According to a U.S. Geological Survey study of 95 different organic wastewater contaminants in U.S. streams, triclosan was one of the most frequently detected compounds at some of the highest concentrations. The chemical converts to dioxin— an even more toxic compound—when exposed to sunlight in our waterways. It can also combine with chlorine in tap water to form chloroform, which is a probable human carcinogen.

The new rule requiring manufacturers to prove benefits applies only to antibacterial soaps and body washes—not to other products like hand sanitizers, hand wipes and antibacterial soaps used in health care settings like hospitals. The results may eventually affect these other products, however. The agency is also asking consumers, clinicians, environmental groups, scientists, and industry representatives to weigh in on the proposed rule as they work to finalize it.

“Due to consumers’ extensive exposure to the ingredients in antibacterial soaps, we believe there should be a clearly demonstrated benefit from using antibacterial soap to balance any potential risk,” said Dr. Janet Woodcock, director of the FDA’s drug center.

How Can You Tell if Your Product Contains Triclosan?

Most products list the ingredient on the label. The FDA says you can also use these other clues:

  • If the product has the word “antibacterial” on the label, it will most likely contain triclosan.
  • If you see a Drug Facts label on soap or body wash, it’s a sure sign the product contains ingredients like triclosan.

The agency assures the public that so far, there are no human studies linking triclosan to health problems, but we wanted to warn you about the developments. We recommend you avoid the ingredient and use warm soap and water to wash your hands. Why take the risk?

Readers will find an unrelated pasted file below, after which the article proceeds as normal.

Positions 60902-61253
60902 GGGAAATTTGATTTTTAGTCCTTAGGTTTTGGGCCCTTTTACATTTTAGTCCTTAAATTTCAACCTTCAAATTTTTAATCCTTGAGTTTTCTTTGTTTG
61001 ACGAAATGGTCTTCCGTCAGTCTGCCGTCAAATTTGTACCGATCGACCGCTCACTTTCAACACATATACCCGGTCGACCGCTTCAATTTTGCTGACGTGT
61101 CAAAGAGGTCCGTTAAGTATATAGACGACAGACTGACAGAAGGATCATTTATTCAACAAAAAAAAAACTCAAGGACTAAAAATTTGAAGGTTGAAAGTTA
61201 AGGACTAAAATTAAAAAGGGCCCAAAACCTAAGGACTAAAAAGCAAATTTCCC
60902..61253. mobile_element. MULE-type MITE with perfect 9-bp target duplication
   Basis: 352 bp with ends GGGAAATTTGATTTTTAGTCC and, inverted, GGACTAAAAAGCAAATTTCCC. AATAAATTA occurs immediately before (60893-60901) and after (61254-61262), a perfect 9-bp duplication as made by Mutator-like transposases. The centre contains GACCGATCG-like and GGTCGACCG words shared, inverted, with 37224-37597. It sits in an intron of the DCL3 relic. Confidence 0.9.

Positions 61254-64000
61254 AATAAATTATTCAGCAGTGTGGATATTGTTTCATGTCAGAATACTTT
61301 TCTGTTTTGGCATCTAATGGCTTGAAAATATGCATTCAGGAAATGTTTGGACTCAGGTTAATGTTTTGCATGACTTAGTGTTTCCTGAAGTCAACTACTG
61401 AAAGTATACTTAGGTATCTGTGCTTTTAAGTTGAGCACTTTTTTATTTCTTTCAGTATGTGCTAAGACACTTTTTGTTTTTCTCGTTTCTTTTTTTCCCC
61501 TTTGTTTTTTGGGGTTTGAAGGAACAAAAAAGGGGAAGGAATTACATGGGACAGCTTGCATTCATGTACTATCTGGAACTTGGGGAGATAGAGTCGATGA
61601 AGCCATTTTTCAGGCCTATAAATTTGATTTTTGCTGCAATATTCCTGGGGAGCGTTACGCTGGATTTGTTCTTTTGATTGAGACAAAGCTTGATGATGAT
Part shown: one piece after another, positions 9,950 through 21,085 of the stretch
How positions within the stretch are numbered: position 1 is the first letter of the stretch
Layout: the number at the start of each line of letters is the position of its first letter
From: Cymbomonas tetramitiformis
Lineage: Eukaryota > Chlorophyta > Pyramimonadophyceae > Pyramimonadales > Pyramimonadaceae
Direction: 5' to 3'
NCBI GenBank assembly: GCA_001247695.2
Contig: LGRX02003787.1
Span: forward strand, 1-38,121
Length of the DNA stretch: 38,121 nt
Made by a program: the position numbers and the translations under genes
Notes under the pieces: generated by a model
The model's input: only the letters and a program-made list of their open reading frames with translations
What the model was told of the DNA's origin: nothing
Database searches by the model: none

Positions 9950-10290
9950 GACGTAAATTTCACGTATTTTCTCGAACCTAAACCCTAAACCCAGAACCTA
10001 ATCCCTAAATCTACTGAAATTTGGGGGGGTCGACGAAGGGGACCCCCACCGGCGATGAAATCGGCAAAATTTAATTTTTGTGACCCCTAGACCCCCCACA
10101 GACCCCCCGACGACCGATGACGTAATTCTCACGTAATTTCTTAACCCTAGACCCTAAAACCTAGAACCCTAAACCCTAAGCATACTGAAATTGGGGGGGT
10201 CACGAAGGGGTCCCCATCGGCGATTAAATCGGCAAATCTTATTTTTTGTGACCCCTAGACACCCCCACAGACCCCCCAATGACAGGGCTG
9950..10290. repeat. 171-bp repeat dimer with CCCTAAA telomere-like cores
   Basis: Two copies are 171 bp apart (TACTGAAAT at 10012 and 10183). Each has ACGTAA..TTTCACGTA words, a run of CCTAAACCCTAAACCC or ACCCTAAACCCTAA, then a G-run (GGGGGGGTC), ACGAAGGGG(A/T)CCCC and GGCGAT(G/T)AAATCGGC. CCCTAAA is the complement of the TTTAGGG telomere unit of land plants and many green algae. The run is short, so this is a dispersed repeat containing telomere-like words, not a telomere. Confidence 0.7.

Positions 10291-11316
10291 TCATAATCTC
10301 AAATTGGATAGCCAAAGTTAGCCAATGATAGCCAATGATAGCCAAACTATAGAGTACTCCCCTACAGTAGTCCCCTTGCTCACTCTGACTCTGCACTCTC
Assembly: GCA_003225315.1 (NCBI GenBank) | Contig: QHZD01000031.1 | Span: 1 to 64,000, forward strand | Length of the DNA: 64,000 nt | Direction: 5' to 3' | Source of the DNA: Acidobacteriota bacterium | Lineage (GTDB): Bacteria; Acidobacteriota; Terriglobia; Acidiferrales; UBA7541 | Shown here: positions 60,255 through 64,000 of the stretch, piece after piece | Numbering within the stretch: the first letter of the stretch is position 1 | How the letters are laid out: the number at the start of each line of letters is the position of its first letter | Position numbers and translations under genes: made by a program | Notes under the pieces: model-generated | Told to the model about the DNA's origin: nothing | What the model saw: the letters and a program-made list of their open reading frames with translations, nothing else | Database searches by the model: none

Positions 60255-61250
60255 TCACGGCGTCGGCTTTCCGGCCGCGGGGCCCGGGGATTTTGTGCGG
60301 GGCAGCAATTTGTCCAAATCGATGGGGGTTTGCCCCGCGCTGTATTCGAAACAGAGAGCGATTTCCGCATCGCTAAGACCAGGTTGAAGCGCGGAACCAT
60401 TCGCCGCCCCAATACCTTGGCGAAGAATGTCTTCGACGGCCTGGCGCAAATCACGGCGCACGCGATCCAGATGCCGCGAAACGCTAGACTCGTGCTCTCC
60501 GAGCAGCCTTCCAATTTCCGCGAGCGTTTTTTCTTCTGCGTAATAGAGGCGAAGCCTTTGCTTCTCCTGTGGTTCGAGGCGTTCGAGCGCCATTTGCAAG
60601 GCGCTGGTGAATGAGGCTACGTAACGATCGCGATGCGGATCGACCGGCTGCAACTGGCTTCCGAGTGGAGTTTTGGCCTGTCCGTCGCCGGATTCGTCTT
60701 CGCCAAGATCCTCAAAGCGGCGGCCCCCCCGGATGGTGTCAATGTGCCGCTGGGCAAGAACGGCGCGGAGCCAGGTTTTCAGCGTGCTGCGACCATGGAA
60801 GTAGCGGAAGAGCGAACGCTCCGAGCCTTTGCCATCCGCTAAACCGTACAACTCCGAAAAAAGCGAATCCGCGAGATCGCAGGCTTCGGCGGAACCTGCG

What do you think about the FDA’s proposal? Please share your thoughts.

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Saundra Young, “FDA examining antibacterial soaps, body washes,” CNN, December 17, 2013, http://www.cnn.com/2013/12/16/health/fda-antibacterial/.

Matthew Perrone, “FDA: Antibacterial soaps may not curb bacteria,” eNews, December 16, 2013, http://enews.earthlink.net/article/top?guid=20131216/26a0c5ef-7703-4b3e-bb77-7794ac16d3ae.

“FDA Taking Closer Look at ‘Antibacterial’ Soap,” FDA, http://www.fda.gov/ForConsumers/ConsumerUpdates/ucm378393.htm.

Matthew Perrone, “FDA Anti-bacterial Soaps May Not Curb Bacteria,” BET, December 18, 2013, http://www.bet.com/news/health/2013/12/18/fda-anti-bacterial-soaps-may-not-curb-bacteria.html.

“Triclosan: Environmental Fate and Effects,” Beyondpesticides.org, http://www.beyondpesticides.org/antibacterial/environmental/.

David R. Orvos, et al., “Aquatic toxicity of triclosan,” Environmental Toxicology and Chemistry, July 2002; 21(7):1338-1349.

“Triclosan Facts,” EPA, March 2010, http://www.epa.gov/oppsrrd1/REDs/factsheets/triclosan_fs.htm.